Merton's popular autobiography The Seven Storey Mountain was on my list of books to read for a long time. However, when I finally got around to reading Merton I opted for something different. I read some reviews of his various books and finally decided to start with this one. Many people said it wouldn't be a good one to pick if you were new to Merton's writing because it's a collection of excerpts from his journals, so it is kind of choppy and random and all over the place, both in tone and topic. However, I appreciate that kind of writing in certain other authors, as well as having a tendency to often write that way myself, particularly in my zine. It's like reading a blog, except it was written in the 50s and 60s, so some of the contemporary references don't apply. To be truthful, I was not able to finish the book before I had to return it to the library (I sure miss the perk of endless renewals that comes with public library work!). But I thorougly enjoyed what I did read. I particularly enjoyed Merton's rants about technology and society's unbridled embracement of it at face value. A quote:

“What I am saying is, then, that it does us no good to make fantastic progress if we do not know how to live with it, if we cannot make good use of it, and if, in fact, our technology becomes nothing more than an expensive and complicated way of cultural disintegration.”

I also really liked when he started in on Americans and their obsession with cars. Keeping in mind that he was writing in the 1960s, I find it depressing how much worse in 40 years the situation he describes has become:

"The attachment of the modern American to his automobile, and the symbolic role played by his car, with its aggressive and lubric design, its useless power, its otiose gadgetry, its consumption of fuel, which is advertised as having almost supernatural power…this is where the study of American mythology should begin. Meditation on the automobile, what it is used for, what it stands for—the automobile as weapon, as self-advertisement, as brothel, as a means of suicide, etc.—might lead us at once into the heart of all contemporary American problems: race, war, the crisis of marriage, the flight from reality into myth and fanaticism, the growing brutality and irrationality of American mores."

I skipped around in the book; since it is so random, there's no chance of losing context by doing so. I plan to read more of him, too, as this just whetted my appetite. ( )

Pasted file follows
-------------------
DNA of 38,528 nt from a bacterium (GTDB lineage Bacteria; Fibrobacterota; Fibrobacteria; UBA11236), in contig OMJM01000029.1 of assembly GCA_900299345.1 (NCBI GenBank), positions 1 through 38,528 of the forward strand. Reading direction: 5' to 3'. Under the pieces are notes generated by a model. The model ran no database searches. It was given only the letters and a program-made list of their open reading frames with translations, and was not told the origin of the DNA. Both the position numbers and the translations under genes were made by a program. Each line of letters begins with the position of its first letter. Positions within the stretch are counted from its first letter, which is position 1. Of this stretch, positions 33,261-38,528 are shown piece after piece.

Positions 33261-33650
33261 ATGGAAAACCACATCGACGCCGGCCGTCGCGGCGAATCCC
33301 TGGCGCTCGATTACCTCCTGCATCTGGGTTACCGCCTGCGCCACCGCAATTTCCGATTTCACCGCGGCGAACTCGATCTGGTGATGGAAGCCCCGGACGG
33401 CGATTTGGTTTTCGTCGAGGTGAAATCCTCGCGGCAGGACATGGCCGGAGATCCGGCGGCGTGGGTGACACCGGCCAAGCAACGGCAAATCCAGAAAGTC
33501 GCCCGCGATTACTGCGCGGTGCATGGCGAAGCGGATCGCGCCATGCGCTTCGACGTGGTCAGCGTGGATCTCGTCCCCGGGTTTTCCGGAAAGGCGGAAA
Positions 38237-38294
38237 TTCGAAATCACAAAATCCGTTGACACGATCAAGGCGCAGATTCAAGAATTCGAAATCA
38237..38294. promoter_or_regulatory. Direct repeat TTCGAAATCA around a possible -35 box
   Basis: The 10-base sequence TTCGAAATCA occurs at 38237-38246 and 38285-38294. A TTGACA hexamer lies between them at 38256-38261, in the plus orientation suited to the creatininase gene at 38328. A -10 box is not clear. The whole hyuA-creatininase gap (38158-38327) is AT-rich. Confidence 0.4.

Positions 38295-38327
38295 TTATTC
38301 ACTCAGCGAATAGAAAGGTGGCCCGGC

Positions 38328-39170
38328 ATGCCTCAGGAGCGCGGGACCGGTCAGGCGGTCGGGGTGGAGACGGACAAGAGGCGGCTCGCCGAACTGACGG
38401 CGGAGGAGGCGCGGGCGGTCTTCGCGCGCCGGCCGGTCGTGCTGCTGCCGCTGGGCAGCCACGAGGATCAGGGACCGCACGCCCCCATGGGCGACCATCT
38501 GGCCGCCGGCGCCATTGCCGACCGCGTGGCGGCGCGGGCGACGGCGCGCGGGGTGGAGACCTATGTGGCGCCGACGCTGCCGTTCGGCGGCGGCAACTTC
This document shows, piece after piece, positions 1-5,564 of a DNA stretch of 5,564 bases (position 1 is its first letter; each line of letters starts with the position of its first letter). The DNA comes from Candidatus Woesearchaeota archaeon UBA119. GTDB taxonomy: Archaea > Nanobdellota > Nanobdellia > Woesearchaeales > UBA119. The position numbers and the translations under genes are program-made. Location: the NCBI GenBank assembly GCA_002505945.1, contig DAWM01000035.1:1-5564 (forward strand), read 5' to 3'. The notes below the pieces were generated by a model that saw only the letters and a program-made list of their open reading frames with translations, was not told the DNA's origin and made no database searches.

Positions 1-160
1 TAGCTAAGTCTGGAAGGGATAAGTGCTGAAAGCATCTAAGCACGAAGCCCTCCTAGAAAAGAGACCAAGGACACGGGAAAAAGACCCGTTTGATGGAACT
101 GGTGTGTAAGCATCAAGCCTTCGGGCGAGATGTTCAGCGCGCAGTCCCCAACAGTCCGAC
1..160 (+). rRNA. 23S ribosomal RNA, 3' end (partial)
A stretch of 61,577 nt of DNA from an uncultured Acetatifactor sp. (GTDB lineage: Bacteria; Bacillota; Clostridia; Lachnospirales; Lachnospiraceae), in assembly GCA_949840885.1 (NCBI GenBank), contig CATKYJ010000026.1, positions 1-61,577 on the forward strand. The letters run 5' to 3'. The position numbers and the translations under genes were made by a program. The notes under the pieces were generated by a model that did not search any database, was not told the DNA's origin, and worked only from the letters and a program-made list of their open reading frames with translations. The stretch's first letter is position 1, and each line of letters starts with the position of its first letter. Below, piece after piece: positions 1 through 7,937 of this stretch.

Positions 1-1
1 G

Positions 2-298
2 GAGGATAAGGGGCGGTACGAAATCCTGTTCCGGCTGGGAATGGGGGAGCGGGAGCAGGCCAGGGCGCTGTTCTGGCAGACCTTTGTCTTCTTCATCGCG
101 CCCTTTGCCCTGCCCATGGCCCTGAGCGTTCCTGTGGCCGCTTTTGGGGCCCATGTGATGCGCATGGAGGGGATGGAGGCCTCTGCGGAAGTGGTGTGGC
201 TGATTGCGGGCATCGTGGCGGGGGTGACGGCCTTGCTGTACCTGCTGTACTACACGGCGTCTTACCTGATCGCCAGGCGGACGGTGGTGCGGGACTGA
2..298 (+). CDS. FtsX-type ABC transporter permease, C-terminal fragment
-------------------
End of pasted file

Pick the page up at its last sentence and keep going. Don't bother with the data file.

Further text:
S.D. | Apr 5, 2014 |
http://nwhyte.livejournal.com/1506013.html

I have long had a vague interest in Thomas Merton, who became a Trappist monk after a dissolute youth (part of which was spent studying at my own later stamping ground, Clare College, Cambridge), and so was looking forward to reading this collection of his writings from the early 1960s - not least because I have been uncomfortably aware that I have enjoyed reading atheist tracts (Lucretius, Russell) more than Christian apologetics in the last few years.

I wasn't disappointed. A lot of this has dated - Merton's historical experience is of the Second World War and he writes in the context of the Cuban missile crisis and the Civil Rights movement - but basically he has a sane, humane, liberal take on Christianity and belief which I find comfortably close to my own prejudices and instincts. I winced a little at his initial naïve enthusiasm for Vatican II, knowing now how badly the Church has failed to follow through on the spirit of those times, but then a later piece in the collection accurately predicts the problems of the enterprise, in outline if not in detail.

The presentation of the material is not perfect. On the one hand, we are given to understand that this is a kind of commonplace book for occasional jottings; on the other hand, the text has been revised and expanded for publication. It would have been better to have a more thematic treatment, and better yet to have an index. As it is, it reads a bit more like random ramblings of a middle-aged monk than it really deserves to. ( )
  nwhyte | Aug 19, 2010 |
Although Merton prefaces the book by saying that this book is a random assortment of his journal entries and should be read as such, I was not expecting it to lack as much cohesion as it did. Many of his books seem to have this format, which I've grown accustomed to, but I just could not reconcile it as much in this. This made it hard to enjoy, and while there certainly are wonderful Merton nuggets in this work, it falls short because there also seems to be "filler"(for lack of a better word) which spread out the goodness within. ( )
  jd234512 | Feb 9, 2009 |
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In this series of notes, opinions, experiences, and reflections, Thomas Merton examines some of the most urgent questions of our age. With his characteristic forcefulness and candor, he brings the reader face-to-face with such provocative and controversial issues as the “death of God,” politics, modern life and values, and racial strife–issues that are as relevant today as they were fifty years ago. Conjectures of a Guilty Bystander is Merton at his best–detached but not unpassionate, humorous yet sensitive, at all times alive and searching, with a gift for language which has made him one of the most widely read and influential spiritual writers of our time.